Controller Based WLANs

What basic troubleshooting steps can help to solve an AP connectivity issue?

Question:  What basic troubleshooting steps can help to solve an AP connectivity issue?

 

Product and Software: This article applies to all Aruba access points and ArubaOS 2.5 and later.

When you receive the Help Desk escalation or user call, gather the following information:
· AP model (such as AP41, AP60, AP61, AP65, AP70, or AP80)
· AP physical location (country, city, building, floor, and general location)
· AP serial number
· AP Ethernet mac
· AP LED status

 

  • Power

- Off?
- Green solid?
- Flashing?

  • Ethernet

- Off?
- Green solid?
- Flashing?

  • Radio

- AP65, AP70 (dual-band AP)

  • A

- Off?
- Green solid?
- Flashing?

  • B/G

- Off?
- Green solid?
- Flashing?
- AP41, AP60, AP61 (single-band AP)

  • WLAN

- Off?
- Green solid?
- Flashing?
· AP location ID
· Verify if the AP was working before or if is it a new install.

This information helps determine on which Aruba controller (or controllers) to concentrate troubleshooting efforts and to determine the current status of the AP.

Is the AP getting power?
· Check the status of the AP Power LED and verify that it is getting power.
· If the Power LED is OFF, then etermine power source (AC adapter or PoE)

  • If the AP is using an AC adapter:

- Verify and reconnect the power cable connections at the adapter and AP.
- Try using a different AC adapter.
- Try to connect a different AP to the same adapter.
o If the AP is using PoE:
- Try connecting AP to a different PoE port.
- Try using a different Ethernet cable.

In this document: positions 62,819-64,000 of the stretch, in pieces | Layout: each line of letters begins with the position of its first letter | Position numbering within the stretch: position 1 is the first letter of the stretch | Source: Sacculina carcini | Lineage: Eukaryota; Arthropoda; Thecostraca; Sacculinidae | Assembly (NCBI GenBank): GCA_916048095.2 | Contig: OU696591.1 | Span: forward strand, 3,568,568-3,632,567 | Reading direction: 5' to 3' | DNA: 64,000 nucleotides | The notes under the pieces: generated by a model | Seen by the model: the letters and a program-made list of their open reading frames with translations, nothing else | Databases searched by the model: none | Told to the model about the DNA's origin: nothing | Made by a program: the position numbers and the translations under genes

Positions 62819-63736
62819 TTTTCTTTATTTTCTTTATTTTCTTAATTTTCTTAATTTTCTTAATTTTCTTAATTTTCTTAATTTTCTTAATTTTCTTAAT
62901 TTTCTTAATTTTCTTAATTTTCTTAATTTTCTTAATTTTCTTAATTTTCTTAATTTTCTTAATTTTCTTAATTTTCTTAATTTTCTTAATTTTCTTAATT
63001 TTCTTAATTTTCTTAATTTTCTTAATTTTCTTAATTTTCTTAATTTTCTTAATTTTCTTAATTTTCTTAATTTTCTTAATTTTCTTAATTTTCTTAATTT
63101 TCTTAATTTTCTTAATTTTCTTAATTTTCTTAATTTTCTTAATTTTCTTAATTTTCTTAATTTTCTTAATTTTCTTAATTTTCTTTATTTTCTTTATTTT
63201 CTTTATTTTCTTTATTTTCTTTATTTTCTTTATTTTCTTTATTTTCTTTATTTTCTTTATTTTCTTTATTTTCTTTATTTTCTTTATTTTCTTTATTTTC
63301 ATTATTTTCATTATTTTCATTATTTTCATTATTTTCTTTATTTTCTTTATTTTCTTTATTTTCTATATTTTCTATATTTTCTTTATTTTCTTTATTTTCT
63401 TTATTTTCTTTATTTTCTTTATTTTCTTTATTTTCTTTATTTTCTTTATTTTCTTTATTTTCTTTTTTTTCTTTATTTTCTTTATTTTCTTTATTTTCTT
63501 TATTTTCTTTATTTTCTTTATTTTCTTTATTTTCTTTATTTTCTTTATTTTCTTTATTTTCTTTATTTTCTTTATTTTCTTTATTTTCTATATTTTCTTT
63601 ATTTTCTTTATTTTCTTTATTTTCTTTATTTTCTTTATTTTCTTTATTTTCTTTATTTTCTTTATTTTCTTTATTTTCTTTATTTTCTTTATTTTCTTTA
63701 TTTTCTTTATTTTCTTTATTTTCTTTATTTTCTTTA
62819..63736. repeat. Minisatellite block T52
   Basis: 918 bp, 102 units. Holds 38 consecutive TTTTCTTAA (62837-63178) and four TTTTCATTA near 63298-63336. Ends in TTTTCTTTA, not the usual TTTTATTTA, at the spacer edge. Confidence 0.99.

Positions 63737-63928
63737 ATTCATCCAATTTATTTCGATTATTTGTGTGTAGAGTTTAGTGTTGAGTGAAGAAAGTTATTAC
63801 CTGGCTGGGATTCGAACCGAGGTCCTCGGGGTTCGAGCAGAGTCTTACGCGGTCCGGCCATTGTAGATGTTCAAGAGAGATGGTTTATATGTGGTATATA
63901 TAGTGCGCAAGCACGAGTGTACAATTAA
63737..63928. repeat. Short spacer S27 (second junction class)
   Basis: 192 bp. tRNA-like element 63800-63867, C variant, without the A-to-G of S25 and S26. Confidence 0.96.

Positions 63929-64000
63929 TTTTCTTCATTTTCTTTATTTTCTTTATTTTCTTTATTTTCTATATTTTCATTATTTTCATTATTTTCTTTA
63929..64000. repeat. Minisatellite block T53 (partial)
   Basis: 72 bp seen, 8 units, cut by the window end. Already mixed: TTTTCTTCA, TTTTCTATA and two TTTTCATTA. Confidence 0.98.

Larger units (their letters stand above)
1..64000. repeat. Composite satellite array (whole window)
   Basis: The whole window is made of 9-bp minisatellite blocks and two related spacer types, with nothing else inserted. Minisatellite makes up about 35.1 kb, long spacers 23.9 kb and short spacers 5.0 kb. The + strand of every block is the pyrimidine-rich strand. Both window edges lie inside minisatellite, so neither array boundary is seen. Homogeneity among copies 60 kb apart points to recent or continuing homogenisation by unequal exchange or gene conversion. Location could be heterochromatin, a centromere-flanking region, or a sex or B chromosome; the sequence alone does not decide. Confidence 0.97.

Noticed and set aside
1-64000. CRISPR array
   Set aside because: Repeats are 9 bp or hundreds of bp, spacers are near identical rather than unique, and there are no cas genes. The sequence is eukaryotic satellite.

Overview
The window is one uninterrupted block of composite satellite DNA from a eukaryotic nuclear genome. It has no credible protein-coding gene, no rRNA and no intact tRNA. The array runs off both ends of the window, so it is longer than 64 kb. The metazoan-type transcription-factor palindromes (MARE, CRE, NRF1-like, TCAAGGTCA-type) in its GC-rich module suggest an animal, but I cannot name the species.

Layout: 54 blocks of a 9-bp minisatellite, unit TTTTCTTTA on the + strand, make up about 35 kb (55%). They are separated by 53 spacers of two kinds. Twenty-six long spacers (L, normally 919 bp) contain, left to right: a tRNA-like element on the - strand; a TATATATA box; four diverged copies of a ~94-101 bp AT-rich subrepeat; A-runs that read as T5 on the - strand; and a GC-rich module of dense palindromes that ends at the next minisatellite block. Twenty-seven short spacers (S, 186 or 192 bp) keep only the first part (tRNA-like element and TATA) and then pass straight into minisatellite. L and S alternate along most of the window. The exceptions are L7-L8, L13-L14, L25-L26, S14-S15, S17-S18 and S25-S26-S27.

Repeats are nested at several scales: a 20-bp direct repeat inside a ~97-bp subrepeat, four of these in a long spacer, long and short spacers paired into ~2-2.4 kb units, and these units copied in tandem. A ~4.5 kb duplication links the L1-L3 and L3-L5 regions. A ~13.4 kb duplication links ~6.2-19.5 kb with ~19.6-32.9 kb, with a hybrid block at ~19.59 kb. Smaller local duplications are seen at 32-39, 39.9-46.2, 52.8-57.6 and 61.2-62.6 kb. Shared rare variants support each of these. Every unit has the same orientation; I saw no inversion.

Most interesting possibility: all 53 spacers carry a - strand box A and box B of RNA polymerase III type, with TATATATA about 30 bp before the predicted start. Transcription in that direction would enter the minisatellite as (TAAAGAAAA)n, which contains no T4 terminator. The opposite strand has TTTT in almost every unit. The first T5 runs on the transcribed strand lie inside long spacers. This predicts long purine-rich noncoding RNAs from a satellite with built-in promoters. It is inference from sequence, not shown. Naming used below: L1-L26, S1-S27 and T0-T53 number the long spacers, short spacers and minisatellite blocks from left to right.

- Try connecting a different AP to the same port.
- Try connecting the AP to a different PoE switch.
· If the AP still displays no Power LED status after these troubleshooting steps, then send an RMA request to Aruba Support (support@arubanetworks.com). Provide all the information that was gathered during troubleshooting.
· If the Power LED is ON, then the AP is getting enough power. Proceed with troubleshooting the AP.

Is the Ethernet port on the AP up?
· Check the status of the Ethernet LED on the AP and verify if it displays solid green or is flashing green.
· If the Ethernet LED of the AP is OFF, then:

  • Try connecting the AP to a different port.
  • Try a different Ethernet cable.
  • Try connecting a different AP to the same port.
  • Check the directly connected Ethernet switch configuration to see if the specific port is enabled and configured properly.

· If the AP still displays no Ethernet LED status after these troubleshooting steps, then send an RMA request to Aruba Support (support@arubanetworks.com). Provide all the information that was gathered during troubleshooting.
· If the Ethernet LED of the AP is ON, then it is working properly and should be attempting to get an IP address. Proceed with AP troubleshooting.

Is the AP getting an IP address?
· Check the directly connected Ethernet switch port configuration to find out which VLAN is configured for the port on that AP. Make sure it is set to auto speed and auto duplex.
· Check the DHCP server to see if it has a scope for that specific VLAN.
· Check the active leases (or bindings) of the DHCP server to see if the Ethernet MAC address of the AP was assigned an IP address.
· Get a console connection to the AP with the Aruba SPoE Cable (CA-SPOE-ADAPT-3 for non-Midspan PoE switches and CA-SPOE-ADAPT-4 for Midspan PoE switches). Verify if the AP is sending a bootp request "Getting an IP address..." and getting a response afterwards.
· Try connecting a laptop or another AP to that same Ethernet port to see if it can get an IP address.
· If the AP is still not getting an IP address, then get a sniffer trace between the AP and the directly connected Ethernet switch.

  • Verify if the AP is sending a DHCP Discover or DHCP Request and verify if the DHCP server responds with a DHCP Offer or DHCP Ack to the AP.

· If the AP still does not get an IP address, then send an email to Aruba Support (support@arubanetworks.com). Provide all the information that was gathered during troubleshooting.

Is the AP able to find the Aruba controller?